Judge Brigitte Malsack-Winkemann gave racist speeches for the AfD in the Bundestag. Roughly speaking, she too has only a few points of contact with Rüdiger von Pescatore. At the time, he commanded the paratrooper Battalion 251. It was stationed in Calw, in Baden-Württemberg, and later formed the basis for the creation of the Special Forces Command (KSK), the German military’s main special forces unit.

Together with others, they met on the estate of Heinrich XIII in Thuringia. There was also an active soldier of the KSK, a former police officer, and middle-class entrepreneurs.. It is difficult to outline exactly how large the circle is. About 120 declarations of confidentiality have been found by the authorities, so far. Those who signed agreed to be threatened with death if they spoke in public about the circle around Heinrich XIII. According to the investigating authorities, the group grew rapidly.

The plan

Looking at the ideology of the conspirators, one runs the risk of thinking the group is simple-minded or a bad joke. It appears to be an eclectic composition of all possible conspiracy theories. Yet this does not make them harmless. The theory may be removed from any rational consideration; that has always been the nature of conspiracy theories. But precisely therein lies a danger: the antisemitism of the Nazis was also a conspiracy theory and legitimised the mass murder of millions of jews. Tobia R., the right-wing terrorist who murdered nine people in Hanau, in February 2020, and recently made a name for himself again with an attempt to taka a hostage in his prison, believed – just like the circle of conspirators around Heinrich XIII – in the whole madness around QAnon.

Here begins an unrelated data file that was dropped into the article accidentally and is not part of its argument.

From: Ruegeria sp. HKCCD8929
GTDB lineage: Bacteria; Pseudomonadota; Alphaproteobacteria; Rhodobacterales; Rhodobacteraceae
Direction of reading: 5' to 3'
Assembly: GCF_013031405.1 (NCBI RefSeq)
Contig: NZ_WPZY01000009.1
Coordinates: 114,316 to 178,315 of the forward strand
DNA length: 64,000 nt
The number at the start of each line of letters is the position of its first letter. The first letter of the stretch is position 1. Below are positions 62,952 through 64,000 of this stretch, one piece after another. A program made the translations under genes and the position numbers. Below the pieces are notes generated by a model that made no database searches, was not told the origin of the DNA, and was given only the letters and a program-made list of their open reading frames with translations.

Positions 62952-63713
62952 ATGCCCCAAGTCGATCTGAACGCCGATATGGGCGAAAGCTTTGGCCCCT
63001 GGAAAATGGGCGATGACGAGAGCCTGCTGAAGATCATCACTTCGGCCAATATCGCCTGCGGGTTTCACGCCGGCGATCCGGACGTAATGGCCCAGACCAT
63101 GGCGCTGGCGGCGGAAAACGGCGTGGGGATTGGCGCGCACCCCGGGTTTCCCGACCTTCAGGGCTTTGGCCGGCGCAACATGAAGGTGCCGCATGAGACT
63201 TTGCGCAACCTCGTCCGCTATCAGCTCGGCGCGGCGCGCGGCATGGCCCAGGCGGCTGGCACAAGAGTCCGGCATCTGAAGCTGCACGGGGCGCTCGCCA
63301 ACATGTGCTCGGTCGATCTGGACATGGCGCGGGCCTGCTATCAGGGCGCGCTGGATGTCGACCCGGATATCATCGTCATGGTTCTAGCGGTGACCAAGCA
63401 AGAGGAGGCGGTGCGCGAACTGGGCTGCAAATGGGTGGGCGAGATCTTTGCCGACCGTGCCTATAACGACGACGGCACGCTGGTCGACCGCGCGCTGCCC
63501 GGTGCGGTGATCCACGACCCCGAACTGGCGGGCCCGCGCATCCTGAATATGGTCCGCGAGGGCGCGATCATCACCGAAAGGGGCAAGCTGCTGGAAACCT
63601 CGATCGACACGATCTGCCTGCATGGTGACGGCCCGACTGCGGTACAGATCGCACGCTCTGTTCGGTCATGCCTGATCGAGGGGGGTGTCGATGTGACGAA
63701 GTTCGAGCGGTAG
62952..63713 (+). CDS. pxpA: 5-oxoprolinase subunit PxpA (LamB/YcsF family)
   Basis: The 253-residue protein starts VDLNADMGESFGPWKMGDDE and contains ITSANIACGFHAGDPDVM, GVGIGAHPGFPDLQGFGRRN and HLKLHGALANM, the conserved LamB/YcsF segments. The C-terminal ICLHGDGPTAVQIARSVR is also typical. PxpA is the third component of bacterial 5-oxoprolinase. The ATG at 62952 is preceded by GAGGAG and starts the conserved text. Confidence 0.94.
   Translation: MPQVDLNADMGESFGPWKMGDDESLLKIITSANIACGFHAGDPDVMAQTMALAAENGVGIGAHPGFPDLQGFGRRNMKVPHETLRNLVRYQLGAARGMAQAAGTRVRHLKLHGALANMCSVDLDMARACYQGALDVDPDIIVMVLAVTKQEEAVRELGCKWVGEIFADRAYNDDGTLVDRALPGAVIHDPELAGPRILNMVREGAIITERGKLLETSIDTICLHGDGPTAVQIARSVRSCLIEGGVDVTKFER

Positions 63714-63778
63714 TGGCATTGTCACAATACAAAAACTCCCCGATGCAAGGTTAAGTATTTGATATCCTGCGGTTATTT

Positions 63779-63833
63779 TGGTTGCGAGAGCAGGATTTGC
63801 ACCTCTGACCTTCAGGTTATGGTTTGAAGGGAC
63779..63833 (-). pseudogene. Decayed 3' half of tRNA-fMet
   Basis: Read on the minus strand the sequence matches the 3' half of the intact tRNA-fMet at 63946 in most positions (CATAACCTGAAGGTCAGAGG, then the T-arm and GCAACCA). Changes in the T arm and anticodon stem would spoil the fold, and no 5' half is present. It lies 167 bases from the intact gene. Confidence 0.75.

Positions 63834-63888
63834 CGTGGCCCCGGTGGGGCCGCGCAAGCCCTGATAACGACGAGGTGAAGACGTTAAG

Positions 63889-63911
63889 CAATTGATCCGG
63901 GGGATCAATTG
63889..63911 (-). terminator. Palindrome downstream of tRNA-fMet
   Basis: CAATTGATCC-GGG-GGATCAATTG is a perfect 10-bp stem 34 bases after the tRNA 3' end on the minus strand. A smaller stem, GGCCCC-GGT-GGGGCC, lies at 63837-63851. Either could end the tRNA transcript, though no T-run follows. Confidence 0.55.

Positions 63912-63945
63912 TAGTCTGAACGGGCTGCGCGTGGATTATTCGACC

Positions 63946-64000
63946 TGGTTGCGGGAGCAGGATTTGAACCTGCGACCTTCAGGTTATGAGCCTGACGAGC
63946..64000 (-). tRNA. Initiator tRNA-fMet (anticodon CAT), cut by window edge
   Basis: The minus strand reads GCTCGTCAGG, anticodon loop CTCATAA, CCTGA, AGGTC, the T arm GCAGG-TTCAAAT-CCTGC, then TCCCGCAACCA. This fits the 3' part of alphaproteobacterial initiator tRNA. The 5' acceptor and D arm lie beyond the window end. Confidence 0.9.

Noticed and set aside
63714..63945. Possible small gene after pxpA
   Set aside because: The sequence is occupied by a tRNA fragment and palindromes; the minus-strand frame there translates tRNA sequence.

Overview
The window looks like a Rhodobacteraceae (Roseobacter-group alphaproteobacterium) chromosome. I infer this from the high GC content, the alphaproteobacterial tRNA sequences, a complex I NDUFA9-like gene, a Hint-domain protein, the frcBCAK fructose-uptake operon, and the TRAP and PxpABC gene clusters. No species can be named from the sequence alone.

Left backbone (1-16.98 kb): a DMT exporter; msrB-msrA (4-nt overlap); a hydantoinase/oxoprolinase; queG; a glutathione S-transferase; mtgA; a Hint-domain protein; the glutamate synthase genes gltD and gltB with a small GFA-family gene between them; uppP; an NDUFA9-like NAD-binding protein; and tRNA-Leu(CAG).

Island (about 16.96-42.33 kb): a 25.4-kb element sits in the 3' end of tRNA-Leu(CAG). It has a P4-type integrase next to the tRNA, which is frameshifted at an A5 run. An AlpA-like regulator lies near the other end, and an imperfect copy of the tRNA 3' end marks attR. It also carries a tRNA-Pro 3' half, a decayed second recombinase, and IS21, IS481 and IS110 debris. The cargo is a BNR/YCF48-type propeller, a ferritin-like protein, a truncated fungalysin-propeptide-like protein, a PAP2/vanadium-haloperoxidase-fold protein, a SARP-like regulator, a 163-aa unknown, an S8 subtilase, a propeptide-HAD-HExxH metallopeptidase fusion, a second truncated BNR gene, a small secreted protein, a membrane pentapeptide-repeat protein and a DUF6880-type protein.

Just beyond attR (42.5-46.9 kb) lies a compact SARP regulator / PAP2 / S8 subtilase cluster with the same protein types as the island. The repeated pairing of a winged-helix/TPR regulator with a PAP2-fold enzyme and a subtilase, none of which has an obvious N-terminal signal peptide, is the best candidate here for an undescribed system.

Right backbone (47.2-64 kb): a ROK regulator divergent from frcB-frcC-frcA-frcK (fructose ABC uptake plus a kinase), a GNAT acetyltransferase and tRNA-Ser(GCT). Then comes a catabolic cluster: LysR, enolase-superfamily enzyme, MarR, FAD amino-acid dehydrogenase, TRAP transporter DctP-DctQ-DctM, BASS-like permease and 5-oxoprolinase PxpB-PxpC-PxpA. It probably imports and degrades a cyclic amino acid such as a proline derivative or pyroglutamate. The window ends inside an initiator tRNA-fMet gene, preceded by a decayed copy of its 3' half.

The group’s plans were far-reaching. Not only was the Bundestag going to be stormed and politicians arrested, through their local contacts they also wanted to set up 280 “homeland security companies” to eliminate political opponents. For this purpose, Bundeswehr (the German army ) barracks were being spied on.

The group probably had enormous financial resources: so far, 400,000 euros have been discovered in cash or in gold and silver coins. In addition, another six million euros in the form of gold bars are said to be in lockers.